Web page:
Enabling High Power Charging with Advanced Thermal Modelling
TE Connectivity (TE) views connectivity technology as a key enabler of the evolution towards next-generation mobility.
Next-generation vehicles will increasingly contain functions for autonomous driving controlled by software hosted on central processing units that are maintained via over-the-air updates. These service-oriented architectures and the underlying data connectivity layer will increasingly take precedence in the overall physical architectural design.
In the area of electric powertrain design, range, fuel consumption, the efficiency of the electric systems and credible charging times will be primary considerations. In this respect, one key area of innovation is thermal management – enabling lighter and less bulky connector component design that can support high-power charging necessary for all types of consumers to truly embrace electromobility.
The aim for high-power charging is to charge a 300 km range in fewer than 10 minutes, but the related thermal loads would be far higher than found in any normal electric vehicle operation.
Thermal Management and Power Net Dimensioning
Traditionally, regulators determined power ratings of terminal and connector designs from derating modelling, measuring current loads over time to test the limitations of relay and fuse technology. Ostensibly these models attempted to simulate current load peaks and their time duration. However, they were based on discrete root mean square (RMS) profiles, as shown below, which simulated static conditions that seldom exist in real-life applications. This practice has led to design overengineering. Combined with additional built-in safety margin to cover aging factors, this has created overly robust designs with excessive size, weights and costs.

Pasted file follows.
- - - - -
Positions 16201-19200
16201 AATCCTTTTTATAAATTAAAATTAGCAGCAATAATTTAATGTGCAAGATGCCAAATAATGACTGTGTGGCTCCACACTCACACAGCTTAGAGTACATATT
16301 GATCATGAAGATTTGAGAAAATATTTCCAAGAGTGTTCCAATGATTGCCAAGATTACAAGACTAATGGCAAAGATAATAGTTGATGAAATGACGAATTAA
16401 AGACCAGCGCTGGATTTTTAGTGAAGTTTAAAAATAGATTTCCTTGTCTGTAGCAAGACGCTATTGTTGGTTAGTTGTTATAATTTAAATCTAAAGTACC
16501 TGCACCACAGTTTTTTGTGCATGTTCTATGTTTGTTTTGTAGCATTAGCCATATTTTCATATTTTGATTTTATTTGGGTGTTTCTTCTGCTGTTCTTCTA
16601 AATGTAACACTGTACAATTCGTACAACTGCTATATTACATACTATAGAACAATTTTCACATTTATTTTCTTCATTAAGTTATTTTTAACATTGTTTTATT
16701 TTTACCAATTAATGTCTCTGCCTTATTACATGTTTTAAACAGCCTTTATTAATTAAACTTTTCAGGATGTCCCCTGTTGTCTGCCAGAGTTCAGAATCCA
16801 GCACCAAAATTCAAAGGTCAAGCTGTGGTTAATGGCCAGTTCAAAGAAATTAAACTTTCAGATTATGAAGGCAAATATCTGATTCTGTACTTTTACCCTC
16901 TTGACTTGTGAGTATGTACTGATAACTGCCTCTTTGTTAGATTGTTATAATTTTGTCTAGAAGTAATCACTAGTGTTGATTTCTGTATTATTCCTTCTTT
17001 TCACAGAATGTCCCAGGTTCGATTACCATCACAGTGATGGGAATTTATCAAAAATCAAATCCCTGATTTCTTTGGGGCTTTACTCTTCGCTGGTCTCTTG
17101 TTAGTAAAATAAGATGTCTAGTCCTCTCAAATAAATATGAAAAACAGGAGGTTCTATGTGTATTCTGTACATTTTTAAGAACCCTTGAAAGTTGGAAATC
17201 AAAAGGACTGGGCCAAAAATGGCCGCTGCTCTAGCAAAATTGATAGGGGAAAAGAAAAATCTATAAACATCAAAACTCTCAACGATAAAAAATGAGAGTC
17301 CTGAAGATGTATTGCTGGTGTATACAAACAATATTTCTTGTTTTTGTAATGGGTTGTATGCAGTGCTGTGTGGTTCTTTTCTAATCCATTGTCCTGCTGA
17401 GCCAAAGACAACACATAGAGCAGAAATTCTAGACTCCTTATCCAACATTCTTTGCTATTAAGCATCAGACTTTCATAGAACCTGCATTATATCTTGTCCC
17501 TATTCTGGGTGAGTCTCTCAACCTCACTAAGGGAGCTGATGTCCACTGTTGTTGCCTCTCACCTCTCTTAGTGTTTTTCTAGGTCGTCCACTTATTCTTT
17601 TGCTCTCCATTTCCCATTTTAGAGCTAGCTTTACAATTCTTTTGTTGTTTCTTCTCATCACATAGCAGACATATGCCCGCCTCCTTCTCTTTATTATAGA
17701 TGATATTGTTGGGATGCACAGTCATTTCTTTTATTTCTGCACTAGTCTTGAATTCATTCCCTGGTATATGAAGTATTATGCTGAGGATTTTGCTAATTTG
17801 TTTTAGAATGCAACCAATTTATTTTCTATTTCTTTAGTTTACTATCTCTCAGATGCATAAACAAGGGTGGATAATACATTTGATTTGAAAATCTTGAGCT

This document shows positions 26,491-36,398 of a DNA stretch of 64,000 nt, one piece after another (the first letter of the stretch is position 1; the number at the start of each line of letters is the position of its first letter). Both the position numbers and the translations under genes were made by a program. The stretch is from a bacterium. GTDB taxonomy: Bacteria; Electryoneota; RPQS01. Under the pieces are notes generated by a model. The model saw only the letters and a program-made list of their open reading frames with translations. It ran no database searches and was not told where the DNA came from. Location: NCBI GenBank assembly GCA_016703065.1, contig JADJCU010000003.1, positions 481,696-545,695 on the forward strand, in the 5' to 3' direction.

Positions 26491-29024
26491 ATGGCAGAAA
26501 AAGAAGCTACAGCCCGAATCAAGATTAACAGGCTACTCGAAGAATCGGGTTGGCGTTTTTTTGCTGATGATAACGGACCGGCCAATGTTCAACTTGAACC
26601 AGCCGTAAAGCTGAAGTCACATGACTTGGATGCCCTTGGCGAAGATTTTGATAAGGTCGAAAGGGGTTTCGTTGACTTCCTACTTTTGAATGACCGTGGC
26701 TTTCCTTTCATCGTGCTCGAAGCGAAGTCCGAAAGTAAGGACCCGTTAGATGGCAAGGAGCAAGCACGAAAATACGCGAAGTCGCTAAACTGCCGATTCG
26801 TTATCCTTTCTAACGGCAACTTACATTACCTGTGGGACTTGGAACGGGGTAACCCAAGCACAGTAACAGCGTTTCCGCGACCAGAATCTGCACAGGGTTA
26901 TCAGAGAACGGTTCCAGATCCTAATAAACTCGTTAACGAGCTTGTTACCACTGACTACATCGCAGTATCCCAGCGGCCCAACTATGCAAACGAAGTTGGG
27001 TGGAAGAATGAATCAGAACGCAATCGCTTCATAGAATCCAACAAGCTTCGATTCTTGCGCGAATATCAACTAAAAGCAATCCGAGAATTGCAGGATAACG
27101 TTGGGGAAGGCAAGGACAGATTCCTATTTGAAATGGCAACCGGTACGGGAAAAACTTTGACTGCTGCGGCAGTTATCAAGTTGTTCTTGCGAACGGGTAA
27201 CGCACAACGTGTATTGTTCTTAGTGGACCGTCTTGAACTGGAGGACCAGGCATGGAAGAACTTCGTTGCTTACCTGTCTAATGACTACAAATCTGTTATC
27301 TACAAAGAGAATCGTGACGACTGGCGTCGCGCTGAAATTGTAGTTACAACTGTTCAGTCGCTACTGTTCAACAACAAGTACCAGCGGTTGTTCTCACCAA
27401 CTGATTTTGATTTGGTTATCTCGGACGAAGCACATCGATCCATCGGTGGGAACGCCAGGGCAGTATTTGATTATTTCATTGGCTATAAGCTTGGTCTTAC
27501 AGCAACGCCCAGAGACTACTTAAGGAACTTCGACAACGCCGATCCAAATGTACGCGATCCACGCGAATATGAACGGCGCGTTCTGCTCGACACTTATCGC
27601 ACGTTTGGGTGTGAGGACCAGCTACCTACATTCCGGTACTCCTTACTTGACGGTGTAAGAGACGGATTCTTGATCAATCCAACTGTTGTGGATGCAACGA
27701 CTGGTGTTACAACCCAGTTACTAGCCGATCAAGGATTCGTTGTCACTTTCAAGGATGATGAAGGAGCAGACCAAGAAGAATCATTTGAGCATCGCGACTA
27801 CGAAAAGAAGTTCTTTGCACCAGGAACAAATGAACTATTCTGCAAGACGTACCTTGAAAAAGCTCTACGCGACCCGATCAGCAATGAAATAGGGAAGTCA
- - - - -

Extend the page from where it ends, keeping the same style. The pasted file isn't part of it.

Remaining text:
TE Connectivity is driving a new approach to achieve the most realistic wire and component dimensioning for the industry’s required charging performance. This involves creating a link between thermal and electrical models and analysing the relationship of the current profile to the temperature profile in any electrical powertrain wiring.
Each tiny resistor transforms electrical current into heat. As a consequence, it is essential to identify all components within the charging chain that are impacted and how they interact with each other. A thermal model for each component to understand hotspots can then be created.
TE Connectivity is actively researching this type of thermal modelling for its power distribution portfolio in order to support heat dissipation requirements for next-generation high-power charging capable architectures. In addition, TE closely works with ZVEI (German Electrical and Electronic Manufacturers’ Association), an industry-wide initiativeto develop a harmonised simulation model.
TE Connectivity will be exhibiting at The Battery Show Europe and Electric & Hybrid Vehicle Technology Expo Europe at stand 940.